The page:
Following our arduous journey from Singapore to the Serengeti, we eventually arrived at our camp in Ndutu.

Bill relaxing outside of our tent.

It was our first night sleeping on the savannah. It dawned on me that there was nothing between us and hundreds of Africa’s deadliest predators than the thin canvas walls of our tent.

The awe-inspiring African night was peaceful and quiet. I was fast asleep. Unexpectedly, my deep slumber was rudely interrupted by a deep, unworldly sound: “huh…huh…huh”. In my semi-conscious state, I instinctively shoved Bill and hissed, “Stop snoring!” The noise abated and I quickly drifted back to sleep.


We went for a particularly early morning drive, hoping to catch the African sunrise. Everyone was extremely quiet in the vehicle. I suspected that none of us were fully awake yet. Our guide broke the silence, “Did you hear the lions prowling near to our camp last night?” His words hit me like a ton of bricks. These apex predators, weighing an average of 200kg each, had been within earshot of our tent! I had mistaken the lions’ calls for Bill’s snoring! “Wow” was my immediate reaction. It took me a minute or two to digest the information, but I soon shrugged it off. After all, I was in Africa, trespassing upon their territory.

Within half an hour of setting off, we came across a pride of lions. If my memory served me right, there were five adult lionesses…

A lioness with one of her cubs.

Another lioness.

…a couple of juveniles…

...Oblivious to the world.

More cubs.

The young cubs were reaching for their mother's teats. 

A lone adult male.

As I watched these huge majestic beasts frolic around, I could not but help wonder whether these might be the same lions which were prowling around our camp the previous night. It was an interesting, if not chilling, thought.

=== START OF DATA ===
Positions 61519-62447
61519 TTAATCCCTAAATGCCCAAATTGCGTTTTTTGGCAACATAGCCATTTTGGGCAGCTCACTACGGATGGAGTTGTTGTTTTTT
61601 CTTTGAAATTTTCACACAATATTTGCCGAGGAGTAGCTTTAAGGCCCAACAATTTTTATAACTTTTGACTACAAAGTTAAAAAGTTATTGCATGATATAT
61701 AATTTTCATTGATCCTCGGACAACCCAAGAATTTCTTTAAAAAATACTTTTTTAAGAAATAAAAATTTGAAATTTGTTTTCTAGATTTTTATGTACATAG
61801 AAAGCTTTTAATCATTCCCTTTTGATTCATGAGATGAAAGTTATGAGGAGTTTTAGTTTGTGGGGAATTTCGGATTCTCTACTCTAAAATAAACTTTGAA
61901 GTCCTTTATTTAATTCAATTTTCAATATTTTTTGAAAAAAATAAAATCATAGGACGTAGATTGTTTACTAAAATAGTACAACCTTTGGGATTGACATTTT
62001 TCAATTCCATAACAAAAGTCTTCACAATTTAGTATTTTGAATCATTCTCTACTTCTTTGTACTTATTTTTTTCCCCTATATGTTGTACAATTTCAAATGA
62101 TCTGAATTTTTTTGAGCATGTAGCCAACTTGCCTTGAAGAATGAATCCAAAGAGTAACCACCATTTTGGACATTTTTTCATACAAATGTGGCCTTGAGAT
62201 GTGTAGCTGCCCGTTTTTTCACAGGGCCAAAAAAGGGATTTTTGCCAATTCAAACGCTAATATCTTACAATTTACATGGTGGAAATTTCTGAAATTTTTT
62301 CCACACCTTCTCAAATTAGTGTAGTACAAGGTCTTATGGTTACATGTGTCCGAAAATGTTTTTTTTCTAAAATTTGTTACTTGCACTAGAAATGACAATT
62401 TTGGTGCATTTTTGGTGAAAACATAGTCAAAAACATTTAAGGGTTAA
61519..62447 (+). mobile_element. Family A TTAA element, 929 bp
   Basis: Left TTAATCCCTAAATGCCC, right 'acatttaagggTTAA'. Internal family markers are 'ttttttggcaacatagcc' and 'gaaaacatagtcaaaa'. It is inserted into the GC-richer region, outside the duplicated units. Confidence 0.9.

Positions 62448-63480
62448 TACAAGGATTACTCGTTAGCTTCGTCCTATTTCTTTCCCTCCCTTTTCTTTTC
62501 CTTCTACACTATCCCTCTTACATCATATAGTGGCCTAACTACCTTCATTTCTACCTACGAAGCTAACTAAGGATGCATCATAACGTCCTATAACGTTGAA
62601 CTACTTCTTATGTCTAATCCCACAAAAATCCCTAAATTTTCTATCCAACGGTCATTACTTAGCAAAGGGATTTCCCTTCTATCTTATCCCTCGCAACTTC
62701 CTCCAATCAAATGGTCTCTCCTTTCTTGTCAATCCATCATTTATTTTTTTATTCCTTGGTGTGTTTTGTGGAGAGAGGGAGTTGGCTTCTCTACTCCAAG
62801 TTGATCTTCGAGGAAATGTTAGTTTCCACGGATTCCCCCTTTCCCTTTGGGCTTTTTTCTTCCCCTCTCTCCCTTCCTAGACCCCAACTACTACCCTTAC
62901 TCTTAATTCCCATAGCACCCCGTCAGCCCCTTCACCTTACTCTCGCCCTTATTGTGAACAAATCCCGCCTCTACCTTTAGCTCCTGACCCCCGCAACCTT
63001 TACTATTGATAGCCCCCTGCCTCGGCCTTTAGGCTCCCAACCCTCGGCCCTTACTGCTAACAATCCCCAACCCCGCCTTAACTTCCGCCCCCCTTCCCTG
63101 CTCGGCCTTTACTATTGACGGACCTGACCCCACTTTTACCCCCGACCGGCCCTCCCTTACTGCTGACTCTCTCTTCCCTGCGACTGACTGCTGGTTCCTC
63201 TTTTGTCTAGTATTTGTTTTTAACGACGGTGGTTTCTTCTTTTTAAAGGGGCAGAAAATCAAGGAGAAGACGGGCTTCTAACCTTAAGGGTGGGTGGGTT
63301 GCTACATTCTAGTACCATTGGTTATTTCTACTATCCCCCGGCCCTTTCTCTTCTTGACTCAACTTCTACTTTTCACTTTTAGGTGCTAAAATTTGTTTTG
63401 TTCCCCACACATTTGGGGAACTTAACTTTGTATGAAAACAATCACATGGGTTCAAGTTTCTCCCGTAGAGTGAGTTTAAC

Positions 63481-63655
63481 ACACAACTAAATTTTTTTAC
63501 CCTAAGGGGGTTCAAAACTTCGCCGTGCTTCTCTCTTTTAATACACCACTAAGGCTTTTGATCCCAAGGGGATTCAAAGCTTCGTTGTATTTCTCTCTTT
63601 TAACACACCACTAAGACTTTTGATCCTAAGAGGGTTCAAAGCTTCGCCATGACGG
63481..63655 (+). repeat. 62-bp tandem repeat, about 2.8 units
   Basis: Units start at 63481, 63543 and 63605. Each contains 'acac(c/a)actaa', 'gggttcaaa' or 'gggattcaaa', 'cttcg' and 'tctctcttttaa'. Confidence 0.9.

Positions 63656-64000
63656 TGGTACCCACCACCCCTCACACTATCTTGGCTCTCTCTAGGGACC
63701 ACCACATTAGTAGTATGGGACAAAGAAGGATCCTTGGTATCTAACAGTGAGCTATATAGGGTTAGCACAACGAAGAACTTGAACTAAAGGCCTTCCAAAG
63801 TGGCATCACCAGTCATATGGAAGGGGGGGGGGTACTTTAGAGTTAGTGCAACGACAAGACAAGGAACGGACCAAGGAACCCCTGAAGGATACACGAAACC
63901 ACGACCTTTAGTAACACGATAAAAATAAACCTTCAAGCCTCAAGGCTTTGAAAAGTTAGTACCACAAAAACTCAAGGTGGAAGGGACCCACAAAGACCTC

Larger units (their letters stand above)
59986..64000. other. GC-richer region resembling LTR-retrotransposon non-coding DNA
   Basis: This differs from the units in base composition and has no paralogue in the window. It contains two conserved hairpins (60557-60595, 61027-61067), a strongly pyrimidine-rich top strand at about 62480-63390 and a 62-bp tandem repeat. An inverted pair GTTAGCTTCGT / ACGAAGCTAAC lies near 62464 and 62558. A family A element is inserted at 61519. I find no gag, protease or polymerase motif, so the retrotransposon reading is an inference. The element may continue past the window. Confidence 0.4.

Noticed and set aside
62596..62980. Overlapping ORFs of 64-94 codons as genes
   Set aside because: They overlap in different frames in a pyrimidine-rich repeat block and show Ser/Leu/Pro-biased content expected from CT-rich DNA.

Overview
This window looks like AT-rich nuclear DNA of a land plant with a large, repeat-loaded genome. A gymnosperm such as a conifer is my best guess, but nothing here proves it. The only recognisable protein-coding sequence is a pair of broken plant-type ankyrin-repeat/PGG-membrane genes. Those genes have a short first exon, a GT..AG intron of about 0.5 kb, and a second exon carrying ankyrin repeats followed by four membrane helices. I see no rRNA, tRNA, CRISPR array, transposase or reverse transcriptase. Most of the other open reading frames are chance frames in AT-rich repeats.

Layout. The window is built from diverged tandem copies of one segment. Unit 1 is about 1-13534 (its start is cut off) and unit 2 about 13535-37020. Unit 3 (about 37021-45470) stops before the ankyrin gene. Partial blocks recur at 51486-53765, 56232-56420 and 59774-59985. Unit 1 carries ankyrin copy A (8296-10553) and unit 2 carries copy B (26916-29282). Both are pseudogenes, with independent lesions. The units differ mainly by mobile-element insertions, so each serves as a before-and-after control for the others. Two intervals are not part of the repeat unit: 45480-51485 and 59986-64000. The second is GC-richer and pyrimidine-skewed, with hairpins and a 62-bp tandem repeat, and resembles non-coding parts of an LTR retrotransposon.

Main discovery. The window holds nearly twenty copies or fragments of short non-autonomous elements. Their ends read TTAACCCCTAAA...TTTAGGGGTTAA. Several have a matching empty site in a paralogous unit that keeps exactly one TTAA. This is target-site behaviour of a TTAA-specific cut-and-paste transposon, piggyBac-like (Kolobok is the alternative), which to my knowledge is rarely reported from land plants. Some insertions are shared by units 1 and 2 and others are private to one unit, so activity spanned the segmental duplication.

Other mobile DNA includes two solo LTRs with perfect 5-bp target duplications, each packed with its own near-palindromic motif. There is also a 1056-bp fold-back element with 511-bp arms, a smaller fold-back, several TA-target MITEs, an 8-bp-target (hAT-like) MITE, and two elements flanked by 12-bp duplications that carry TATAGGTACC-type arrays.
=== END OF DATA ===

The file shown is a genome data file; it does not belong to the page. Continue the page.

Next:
Tuesday, 20 November 2012

The Serengeti: Calving Season, February 2012

Ever since my return from Botswana in September 2011, I had been constantly reliving memories of that wonderful experience: the beautiful landscapes of the Okavango Delta, the amazing wildlife roaming across the vast savannah, the smell of African wild sage lingering in the cool morning air and the occasional roar from a lion in the distance. How I longed to be there once more!

An opportunity arose in February 2012. Bill had been working long hours for the previous couple of months and was in need of a short break. Our initial plan was to visit somewhere ‘local’. Perhaps Bangkok, with its vibrant city lights, or the cultural ruins of Cambodia’s Angkor Wat. However, although these places had their attractions, my heart lay elsewhere. Having dropped a couple of subtle hints to Bill, he finally relented and agreed to accompany me on yet another venture to my beloved Africa.

We hurriedly explored our options and within a matter of days, we had made the necessary arrangements. We would be setting off for our second expedition to the Serengeti, Tanzania. This was the destination for my first ever safari in 2009 and the place where my love affair with Africa began.